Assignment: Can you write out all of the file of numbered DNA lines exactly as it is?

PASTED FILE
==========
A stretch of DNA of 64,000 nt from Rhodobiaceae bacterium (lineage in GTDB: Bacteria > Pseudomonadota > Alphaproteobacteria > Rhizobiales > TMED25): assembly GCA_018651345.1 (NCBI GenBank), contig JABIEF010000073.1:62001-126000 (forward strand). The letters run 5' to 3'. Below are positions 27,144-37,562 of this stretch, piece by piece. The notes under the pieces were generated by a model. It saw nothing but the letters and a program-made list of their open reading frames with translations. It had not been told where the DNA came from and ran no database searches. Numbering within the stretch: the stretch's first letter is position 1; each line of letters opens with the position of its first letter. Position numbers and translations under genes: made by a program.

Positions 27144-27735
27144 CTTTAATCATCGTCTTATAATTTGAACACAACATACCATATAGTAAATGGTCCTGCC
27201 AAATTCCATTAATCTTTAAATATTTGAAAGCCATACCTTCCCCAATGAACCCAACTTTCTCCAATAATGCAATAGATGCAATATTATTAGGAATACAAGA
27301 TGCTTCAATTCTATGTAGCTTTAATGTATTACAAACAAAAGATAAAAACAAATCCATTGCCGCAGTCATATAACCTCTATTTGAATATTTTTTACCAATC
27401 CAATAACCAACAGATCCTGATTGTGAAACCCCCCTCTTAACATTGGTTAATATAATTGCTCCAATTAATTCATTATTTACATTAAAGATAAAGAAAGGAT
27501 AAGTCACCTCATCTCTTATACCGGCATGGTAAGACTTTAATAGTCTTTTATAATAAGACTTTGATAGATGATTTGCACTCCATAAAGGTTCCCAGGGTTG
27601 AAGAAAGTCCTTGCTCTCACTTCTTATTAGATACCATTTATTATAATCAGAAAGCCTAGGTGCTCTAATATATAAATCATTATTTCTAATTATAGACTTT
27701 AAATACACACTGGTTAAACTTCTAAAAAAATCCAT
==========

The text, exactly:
A stretch of DNA of 64,000 nt from Rhodobiaceae bacterium (lineage in GTDB: Bacteria > Pseudomonadota > Alphaproteobacteria > Rhizobiales > TMED25): assembly GCA_018651345.1 (NCBI GenBank), contig JABIEF010000073.1:62001-126000 (forward strand). The letters run 5' to 3'. Below are positions 27,144-37,562 of this stretch, piece by piece. The notes under the pieces were generated by a model. It saw nothing but the letters and a program-made list of their open reading frames with translations. It had not been told where the DNA came from and ran no database searches. Numbering within the stretch: the stretch's first letter is position 1; each line of letters opens with the position of its first letter. Position numbers and translations under genes: made by a program.

Positions 27144-27735
27144 CTTTAATCATCGTCTTATAATTTGAACACAACATACCATATAGTAAATGGTCCTGCC
27201 AAATTCCATTAATCTTTAAATATTTGAAAGCCATACCTTCCCCAATGAACCCAACTTTCTCCAATAATGCAATAGATGCAATATTATTAGGAATACAAGA
27301 TGCTTCAATTCTATGTAGCTTTAATGTATTACAAACAAAAGATAAAAACAAATCCATTGCCGCAGTCATATAACCTCTATTTGAATATTTTTTACCAATC
27401 CAATAACCAACAGATCCTGATTGTGAAACCCCCCTCTTAACATTGGTTAATATAATTGCTCCAATTAATTCATTATTTACATTAAAGATAAAGAAAGGAT
27501 AAGTCACCTCATCTCTTATACCGGCATGGTAAGACTTTAATAGTCTTTTATAATAAGACTTTGATAGATGATTTGCACTCCATAAAGGTTCCCAGGGTTG
27601 AAGAAAGTCCTTGCTCTCACTTCTTATTAGATACCATTTATTATAATCAGAAAGCCTAGGTGCTCTAATATATAAATCATTATTTCTAATTATAGACTTT
27701 AAATACACACTGGTTAAACTTCTAAAAAAATCCAT